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969 [945]

K. Henry. 8. The Martyrdome of a Christian Iewe in Constantinople.

with his people, MarginaliaNote how the Lord blessed the Waldoys, standing to their owne defence.or rather for his people, they but turnyng almost their faces vnto their enemyes, no otherwise then he fought in tymes before, with Iosue agaynst the heathen, with the Israelites agaynst the Phelistians, with þe Macabees, agaynst Antiochus and the Sirians.

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Thys historye carying with it a true narration of things done in the sayd countrey of Piemont, and written (as it semeeth) by certaine of the Ministers, whiche were at thee doyng therof, with the like fayth and simplicitie we haue collected partly out of the Italian, partly out of the French tongue: for in both the languages it is written, althoughe in the French tongue, it is much more largely discoursed, which book moste principally herein we haue folowed. MarginaliaEx Histor. Gallica. & Italica. The title wherof thus begynneth. Histoire des persecutions & Guerres faites contre le people appelle Vaudois. &c.

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Now, that we haue finished these forreine histories, cōcernyng such matters as haue bene passed in other realmes and nations of Germanie, Italie, Spayne, Fraunce, and Sauoy: consequētly it remayneth after thys digresse, to returne and reduce our storye agayne, to our owne countrey matters, here done and passed at home, after that first wee shall haue added one forrein storye more, concernyng thee Martyrdome of a Christian Iewe, whiche suffered about these yeares, in Constantinople, among the Turkes, in this wise as foloweth.

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The story of a christian Iew in Constantinople martyred by the Turkes.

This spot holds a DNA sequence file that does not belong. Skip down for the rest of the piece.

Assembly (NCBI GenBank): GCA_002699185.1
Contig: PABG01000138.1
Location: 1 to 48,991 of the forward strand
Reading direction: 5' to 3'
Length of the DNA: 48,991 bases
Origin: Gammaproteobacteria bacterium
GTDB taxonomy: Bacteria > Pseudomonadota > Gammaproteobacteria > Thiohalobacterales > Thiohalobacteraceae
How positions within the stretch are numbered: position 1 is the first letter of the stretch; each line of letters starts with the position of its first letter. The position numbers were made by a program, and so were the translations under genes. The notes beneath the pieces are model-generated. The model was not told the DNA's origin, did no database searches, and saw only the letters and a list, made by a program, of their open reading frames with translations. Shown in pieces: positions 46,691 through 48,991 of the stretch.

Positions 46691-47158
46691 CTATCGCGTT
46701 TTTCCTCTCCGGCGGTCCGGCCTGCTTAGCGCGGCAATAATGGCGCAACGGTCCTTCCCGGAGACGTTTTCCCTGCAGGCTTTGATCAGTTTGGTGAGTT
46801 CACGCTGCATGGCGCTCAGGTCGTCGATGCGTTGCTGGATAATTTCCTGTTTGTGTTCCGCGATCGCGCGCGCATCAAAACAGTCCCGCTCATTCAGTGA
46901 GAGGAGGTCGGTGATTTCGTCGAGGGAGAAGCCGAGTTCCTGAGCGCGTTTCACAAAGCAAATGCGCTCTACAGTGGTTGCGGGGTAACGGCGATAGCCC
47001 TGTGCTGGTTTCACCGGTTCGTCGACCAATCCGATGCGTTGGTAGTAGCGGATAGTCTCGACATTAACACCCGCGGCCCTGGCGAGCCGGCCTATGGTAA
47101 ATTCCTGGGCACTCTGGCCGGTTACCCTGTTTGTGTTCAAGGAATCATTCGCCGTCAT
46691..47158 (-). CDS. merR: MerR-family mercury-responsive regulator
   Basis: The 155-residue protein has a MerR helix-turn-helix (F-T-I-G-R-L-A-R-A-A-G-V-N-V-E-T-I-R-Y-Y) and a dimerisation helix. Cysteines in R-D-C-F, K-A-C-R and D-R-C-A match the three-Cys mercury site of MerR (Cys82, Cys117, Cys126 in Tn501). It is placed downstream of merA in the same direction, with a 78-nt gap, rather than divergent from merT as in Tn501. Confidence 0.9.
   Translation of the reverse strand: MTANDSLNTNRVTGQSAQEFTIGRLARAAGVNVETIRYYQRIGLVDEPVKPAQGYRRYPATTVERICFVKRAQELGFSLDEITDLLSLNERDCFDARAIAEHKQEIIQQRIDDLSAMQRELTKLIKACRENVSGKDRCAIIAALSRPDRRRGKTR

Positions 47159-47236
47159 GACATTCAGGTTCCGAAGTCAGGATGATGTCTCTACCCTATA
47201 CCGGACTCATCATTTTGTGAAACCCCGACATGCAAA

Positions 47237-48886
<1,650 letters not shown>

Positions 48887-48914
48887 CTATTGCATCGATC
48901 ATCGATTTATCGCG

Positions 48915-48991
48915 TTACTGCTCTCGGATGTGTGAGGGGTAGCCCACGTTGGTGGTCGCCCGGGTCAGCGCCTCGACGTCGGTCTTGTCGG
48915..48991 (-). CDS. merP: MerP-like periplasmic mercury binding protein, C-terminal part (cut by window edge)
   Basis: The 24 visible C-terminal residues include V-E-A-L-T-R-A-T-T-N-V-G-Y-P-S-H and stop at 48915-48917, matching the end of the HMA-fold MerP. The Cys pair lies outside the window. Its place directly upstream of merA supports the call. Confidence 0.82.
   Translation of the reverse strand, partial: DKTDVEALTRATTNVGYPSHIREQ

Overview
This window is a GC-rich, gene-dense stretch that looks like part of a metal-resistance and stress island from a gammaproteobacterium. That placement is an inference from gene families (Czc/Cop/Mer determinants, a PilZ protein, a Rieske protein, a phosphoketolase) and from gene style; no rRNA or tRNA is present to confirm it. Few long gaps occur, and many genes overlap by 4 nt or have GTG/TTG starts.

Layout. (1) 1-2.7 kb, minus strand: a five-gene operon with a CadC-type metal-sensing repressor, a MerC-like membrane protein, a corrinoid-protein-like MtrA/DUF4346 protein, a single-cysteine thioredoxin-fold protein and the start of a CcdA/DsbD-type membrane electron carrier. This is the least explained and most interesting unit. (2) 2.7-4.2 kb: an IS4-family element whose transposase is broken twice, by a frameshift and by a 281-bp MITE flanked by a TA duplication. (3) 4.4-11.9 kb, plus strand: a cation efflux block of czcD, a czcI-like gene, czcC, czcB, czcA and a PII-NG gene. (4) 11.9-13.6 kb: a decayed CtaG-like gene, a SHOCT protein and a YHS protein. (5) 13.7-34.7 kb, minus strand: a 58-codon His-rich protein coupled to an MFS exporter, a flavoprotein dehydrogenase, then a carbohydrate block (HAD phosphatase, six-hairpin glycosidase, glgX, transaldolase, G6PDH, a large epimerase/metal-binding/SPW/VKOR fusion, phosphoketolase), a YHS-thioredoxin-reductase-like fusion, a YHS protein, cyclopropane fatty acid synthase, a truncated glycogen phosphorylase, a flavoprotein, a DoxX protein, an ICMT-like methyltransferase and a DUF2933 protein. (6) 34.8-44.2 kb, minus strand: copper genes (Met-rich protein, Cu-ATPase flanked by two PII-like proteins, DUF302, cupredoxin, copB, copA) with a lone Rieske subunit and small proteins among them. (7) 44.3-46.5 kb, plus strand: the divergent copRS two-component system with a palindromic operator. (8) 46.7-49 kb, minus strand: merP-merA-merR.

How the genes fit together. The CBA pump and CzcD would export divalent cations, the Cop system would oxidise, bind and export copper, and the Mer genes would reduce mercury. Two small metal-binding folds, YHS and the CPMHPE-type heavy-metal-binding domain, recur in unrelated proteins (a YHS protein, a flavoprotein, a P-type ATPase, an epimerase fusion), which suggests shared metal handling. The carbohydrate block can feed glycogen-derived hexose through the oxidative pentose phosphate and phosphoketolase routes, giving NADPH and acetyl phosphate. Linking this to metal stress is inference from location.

Commentary  *  Close

This story first appeared in the 1563 edition of Foxe's martyrology (1563, p. 440). We have not located it in any of the common sources that Foxe used, and its origin is something of a mystery, but it was commonly repeated in English martyrologies after Foxe as a striking example of persecution being attributable to the Turks.

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Persecutors. Martyrs. The causes.

MarginaliaA Christian Iewe, Martyr.
The Turkes
of Constā-
A Iew chri-
stened and
At Con-
An. 1528.
TO these forreine
martyrs aforesayd
we wil also adione the
Historie of a certayne
Iew, who in the yere
our Lorde. 1528.
dwelling in the Citie
of Constantinople, and
there receiuyng þe sa-
crament of baptisme,
was conuerted, and
became a good Chri-
stian. Whē the turkes
vnderstode hereof, they
were vehemently ex-
asperated agaynst him
that he forsaking hys
Iewishnes, should be
regenerate to the faith
of Christ: and fearing
leaste hys conuersion
should be a detrimente
to their Mahometi-
call lawe, they sought
meanes howe to put
hym to death,
in short tyme after,

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they accōplished. And
for þe greater infamy to
be done vnto þe mā, thei
cast his dead corps in-
to the streetes, cōmaun
ding þt no [illegible text]ld
be so hardy as [illegible text]ry
the same.

MarginaliaThe Martyrdome of a Christian Iewe.

woodcut [View a larger version]

Commentary on the Woodcuts  *  Close